But perhaps the bigger issue is that there may be a lot of selection on segregating variants that came in from Neanderthals. That is, introgression may be more important for selection on standing variation. This is is probably the dominant mode of adaptation in humans in any case. Think of it is portfolio diversification.

Speaking of variation, there’s a paper in the works which suggests that admixture with Neanderthals replenished some of the genetic diversity that the Out-of-Africa modern lineage lost:

“They left many beneficial variants behind in Africa,” says evolutionary genomicist Tony Capra of Vanderbilt University in Nashville, who reported the results. “Interbreeding with Neandertals provided an opportunity to get back some of those variants, albeit with many potentially weakly deleterious Neandertal alleles as well.”

Why the Chinese don’t buy deodorant

In human populations a SNP in ABCC11 is correlated with two salient traits: 1) wet or dry earwax 2) body odor. When I had my first son sequenced before his birth the main variant of phenotypic consequence that I noticed (aside from him being a heterozygote on KITLG), was that he carried a derived mutation on this position. Meaning that he was going to have dry earwax and fewer issues with body odor.

My wife and I are both heterozygotes. This is not too surprising. The derived variant is actually greater than 50% in Bengalis in the 1000 Genomes (in South India the derived variant is also around ~50%), while about ~25% of Northern Europeans are heterozygotes.

This genetic story came to my mind again because of this article in The New York Times, Aiming at China’s Armpits: When Foreign Brands Misfire:

There’s another reason few Chinese consumers buy deodorant: basic biology.

Scientists in recent years have shown that many East Asians, a group that includes China’s ethnic Han majority, have a gene that lowers the likelihood of a strong “human axillary odor” — scientist-speak for body stink.

That lowers the likelihood that they will use deodorant to begin with, according to a 2013 study by researchers at the University of Bristol and Brunel University in Britain, after a survey of nearly 6,500 women of various backgrounds.

“It is likely that deodorant usage is not widely adopted because there is, for much of the East Asia population, no need for it,” it said. (For those curious about such matters, that same genetic difference also leads to drier earwax.)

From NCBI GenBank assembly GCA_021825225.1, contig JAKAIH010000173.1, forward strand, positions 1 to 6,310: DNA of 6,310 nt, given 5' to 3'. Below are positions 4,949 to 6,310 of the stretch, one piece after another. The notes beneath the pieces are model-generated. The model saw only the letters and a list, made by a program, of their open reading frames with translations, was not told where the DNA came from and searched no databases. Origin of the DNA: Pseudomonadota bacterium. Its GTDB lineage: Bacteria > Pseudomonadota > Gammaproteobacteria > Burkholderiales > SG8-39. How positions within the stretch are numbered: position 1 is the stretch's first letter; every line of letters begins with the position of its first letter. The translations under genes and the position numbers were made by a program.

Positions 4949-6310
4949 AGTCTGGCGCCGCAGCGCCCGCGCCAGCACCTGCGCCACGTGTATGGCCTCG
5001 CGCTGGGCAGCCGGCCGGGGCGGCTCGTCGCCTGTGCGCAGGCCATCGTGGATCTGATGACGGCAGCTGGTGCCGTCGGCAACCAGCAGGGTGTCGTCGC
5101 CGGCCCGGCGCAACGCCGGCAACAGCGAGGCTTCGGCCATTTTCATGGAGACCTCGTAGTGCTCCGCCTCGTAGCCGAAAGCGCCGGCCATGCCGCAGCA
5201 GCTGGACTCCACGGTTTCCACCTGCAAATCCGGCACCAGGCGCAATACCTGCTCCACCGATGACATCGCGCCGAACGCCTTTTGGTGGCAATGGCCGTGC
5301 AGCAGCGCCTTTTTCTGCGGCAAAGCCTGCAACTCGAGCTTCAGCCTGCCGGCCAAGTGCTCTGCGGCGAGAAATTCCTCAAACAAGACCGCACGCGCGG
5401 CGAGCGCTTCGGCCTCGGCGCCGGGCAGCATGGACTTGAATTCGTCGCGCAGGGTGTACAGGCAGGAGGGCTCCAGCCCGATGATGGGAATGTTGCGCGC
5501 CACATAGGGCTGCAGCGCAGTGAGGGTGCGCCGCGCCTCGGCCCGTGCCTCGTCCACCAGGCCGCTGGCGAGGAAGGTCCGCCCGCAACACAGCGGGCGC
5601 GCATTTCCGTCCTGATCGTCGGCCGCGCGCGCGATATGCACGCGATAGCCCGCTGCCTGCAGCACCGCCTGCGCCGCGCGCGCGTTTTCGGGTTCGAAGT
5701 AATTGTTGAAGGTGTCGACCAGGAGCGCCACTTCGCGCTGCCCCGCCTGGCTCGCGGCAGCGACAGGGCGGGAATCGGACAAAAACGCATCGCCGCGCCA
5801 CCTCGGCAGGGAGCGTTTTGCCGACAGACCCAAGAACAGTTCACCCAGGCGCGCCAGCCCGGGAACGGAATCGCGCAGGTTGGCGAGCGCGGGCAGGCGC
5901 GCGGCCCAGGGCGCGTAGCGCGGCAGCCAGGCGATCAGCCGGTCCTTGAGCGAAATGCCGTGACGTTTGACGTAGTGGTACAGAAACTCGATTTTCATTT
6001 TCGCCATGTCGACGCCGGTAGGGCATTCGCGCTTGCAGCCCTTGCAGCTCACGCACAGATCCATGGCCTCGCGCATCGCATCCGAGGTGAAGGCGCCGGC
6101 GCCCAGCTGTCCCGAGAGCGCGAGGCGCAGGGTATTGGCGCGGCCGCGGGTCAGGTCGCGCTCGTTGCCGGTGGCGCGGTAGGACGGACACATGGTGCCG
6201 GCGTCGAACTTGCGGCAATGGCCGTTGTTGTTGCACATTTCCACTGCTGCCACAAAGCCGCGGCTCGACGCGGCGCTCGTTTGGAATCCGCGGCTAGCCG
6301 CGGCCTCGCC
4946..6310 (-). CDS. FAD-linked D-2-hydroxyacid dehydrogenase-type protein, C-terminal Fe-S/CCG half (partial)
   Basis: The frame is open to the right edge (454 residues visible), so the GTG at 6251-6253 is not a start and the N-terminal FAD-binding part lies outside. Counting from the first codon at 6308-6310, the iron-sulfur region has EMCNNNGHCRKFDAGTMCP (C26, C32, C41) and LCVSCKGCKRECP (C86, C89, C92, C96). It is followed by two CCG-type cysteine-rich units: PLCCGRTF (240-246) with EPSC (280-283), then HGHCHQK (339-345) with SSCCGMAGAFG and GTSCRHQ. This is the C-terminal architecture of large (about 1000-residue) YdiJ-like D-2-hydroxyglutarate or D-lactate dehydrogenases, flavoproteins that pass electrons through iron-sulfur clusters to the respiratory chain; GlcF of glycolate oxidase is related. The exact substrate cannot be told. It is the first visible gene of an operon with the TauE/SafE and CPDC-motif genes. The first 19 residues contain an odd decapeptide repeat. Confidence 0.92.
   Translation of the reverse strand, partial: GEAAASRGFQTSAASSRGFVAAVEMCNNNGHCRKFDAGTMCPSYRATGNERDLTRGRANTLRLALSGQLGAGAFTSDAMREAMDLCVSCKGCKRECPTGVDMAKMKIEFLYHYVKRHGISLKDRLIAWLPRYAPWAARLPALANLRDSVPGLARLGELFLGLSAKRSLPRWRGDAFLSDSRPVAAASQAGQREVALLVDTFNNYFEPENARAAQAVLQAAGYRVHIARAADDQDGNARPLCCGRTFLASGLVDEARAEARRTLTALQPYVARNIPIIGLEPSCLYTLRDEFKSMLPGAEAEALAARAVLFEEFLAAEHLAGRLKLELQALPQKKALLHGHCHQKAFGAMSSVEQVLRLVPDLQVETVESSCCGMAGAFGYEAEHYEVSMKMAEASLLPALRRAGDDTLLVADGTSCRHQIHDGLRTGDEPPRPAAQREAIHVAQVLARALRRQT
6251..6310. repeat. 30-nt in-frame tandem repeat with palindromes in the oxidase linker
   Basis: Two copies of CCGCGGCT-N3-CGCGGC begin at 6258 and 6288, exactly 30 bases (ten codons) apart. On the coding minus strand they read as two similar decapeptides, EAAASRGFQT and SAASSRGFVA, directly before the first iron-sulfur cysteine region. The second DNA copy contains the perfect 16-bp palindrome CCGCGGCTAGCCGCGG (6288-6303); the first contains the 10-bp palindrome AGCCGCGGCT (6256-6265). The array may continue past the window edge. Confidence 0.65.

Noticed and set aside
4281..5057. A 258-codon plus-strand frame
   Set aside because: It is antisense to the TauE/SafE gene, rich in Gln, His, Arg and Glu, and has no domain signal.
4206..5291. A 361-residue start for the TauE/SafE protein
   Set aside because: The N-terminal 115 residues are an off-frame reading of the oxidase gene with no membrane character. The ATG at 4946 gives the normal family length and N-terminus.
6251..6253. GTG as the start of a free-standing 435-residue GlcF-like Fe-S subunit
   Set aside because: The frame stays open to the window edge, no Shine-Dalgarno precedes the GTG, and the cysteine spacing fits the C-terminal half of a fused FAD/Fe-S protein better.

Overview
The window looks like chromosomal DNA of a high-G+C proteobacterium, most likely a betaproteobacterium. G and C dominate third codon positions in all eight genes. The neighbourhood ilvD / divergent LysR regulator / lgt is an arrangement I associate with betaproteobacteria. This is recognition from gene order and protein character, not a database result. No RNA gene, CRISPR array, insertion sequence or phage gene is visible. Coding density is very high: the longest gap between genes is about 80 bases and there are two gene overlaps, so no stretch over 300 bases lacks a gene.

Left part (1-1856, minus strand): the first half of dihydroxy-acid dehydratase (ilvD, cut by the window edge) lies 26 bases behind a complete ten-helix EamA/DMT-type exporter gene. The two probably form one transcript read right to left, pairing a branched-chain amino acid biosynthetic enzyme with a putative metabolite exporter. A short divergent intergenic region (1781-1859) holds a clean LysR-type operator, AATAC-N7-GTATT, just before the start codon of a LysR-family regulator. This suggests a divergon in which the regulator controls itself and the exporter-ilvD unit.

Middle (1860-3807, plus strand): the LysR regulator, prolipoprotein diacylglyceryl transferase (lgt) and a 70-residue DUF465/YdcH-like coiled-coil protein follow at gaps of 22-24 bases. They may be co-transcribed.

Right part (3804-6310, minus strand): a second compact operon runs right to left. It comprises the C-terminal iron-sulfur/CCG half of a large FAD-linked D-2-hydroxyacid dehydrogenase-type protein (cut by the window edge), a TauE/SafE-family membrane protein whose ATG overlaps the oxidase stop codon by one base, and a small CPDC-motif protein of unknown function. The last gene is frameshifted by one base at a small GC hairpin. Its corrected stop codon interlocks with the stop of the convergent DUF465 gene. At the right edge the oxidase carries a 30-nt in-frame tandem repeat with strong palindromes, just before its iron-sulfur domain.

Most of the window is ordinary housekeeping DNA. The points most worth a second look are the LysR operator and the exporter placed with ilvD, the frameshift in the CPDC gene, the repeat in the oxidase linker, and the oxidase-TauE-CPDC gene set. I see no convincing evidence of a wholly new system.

A friend of mine in undergrad of East Asian background told me once that she had never worn deodorant. So this shouldn’t be very surprising.

Today I found a paper, A missense variant of the ABCC11 gene is associated with Axillary Osmidrosis susceptibility and clinical phenotypes in the Chinese Han Population, which explicitly probes the correlation between body odor (“Axillary Osmidrosis”) and the SNP in question in the Han Chinese population.

The chart below makes the association obvious:

The correlation between carrying the G, ancestral, allele, and body odor is very strong. Though it is imperfect. Going through this literature human smells are clearly a polygenic trait (see The effect of ethnicity on human axillary odorant production). That being said, this case-control study in a Han population shows ABCC11‘s importance in at least East Asian populations (earlier work in Japan showed that those with body odor tended to have wet earwax and carry the G allele as well).

In regards to the genotype proportions the authors observe:

The excessive heterozygosity observed in AO individuals is probably due to the effect of selection, particularly nonrandom mating against AO phenotype.

This doesn’t make sense to me. Wouldn’t people who have body odor tend to pair up in a society where they are a minority? The authors note that the excess of heterozygotes was observed in earlier studies too.

If you dig into the frequencies it seems that the derived mutation is absent among populations in Africa without recent Eurasian back-migration. I looked it up, and it’s segregating in ancient Eurasian samples, with Ust Ishim being a heterozygote. It is curious that in no population has the derived frequency swept to fixation, nor has the ancestral variant fixed in other groups (such as in Europe).

I strongly doubt that there is any selection on this locus due to earwax or body odor. It is a pleiotropic locus, there are other effects from the mutation. One of those other effects is probably the target of any selection. And in regards to selection, it seems likely that that would be a balancing sort since neither the ancestral nor the derived variant are fixed in most populations.